BACKGROUND: Urine is an abundant waste product which requires energy intensive treatment processes in modern wastewater treatment plants. However urine can be utilised as fertiliser in the form of struvite. Microbial fuel cells (MFCs) are a promising technology for treating waste while producing electricity. Combining these two approaches, a 3-stage MFC/struvite extraction process system was developed and its feasibility tested in order to maximise urine utilisation in terms of electricity generation and struvite recovery.
RESULTS: In the first stage, while generating electrical energy, MFCs accelerated urea hydrolysis, which was beneficial for the struvite precipitation process in the following stage. After collecting struvite by adding magnesium into the initial effluent, the supernatant was used at the final stage for additional power and more efficient COD reduction. In total, 82% of PO43--P and 20% of COD of undiluted human urine were removed by the 3-stage system. Also 14.32 W m-3 (absolute power: 358 μW) and 11.76Wm-3 (absolute power: 294μW) of power was produced from the 1st and 3rd stages of the system, respectively, during operation.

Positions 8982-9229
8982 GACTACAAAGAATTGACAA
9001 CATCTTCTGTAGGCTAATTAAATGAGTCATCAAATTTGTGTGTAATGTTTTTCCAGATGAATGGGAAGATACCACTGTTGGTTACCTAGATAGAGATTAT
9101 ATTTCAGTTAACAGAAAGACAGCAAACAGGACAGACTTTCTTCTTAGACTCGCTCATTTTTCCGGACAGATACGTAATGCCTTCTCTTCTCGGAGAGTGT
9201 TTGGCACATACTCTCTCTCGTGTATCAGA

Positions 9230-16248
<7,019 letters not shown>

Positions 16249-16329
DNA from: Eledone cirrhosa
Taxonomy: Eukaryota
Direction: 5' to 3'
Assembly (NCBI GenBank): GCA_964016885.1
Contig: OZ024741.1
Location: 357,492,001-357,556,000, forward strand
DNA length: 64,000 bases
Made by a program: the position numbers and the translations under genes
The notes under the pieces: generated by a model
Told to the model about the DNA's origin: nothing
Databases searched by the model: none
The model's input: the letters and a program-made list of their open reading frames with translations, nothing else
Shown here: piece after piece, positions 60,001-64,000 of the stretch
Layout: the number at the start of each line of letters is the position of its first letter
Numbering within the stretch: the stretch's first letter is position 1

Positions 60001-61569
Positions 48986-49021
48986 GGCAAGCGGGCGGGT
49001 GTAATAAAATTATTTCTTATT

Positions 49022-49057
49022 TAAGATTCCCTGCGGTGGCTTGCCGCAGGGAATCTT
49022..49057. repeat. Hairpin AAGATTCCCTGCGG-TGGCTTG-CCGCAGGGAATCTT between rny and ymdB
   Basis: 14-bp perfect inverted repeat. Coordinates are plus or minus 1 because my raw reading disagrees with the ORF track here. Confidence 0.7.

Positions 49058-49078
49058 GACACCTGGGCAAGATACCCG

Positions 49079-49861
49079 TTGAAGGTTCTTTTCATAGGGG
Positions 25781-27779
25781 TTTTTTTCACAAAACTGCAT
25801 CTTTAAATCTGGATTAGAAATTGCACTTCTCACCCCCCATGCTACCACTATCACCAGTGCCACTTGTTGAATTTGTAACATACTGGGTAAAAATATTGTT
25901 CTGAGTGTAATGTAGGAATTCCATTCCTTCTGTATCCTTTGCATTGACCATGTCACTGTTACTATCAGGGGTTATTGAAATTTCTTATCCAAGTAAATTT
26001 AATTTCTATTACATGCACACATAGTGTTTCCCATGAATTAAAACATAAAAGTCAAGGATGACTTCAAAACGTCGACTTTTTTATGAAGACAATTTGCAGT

CONCLUSION: This work shows how MFCs and struvite precipitation could be integrated for both energy generation and resource recovery from urine, leading to a more sustainable energy future.
You, J., Greenman, J., Melhuish, C., & Ieropoulos, I. (2016). Electricity generation and struvite recovery from human urine using microbial fuel cells. Journal of Chemical Technology and Biotechnology, 91(3), 647-654. https://doi.org/10.1002/jctb.4617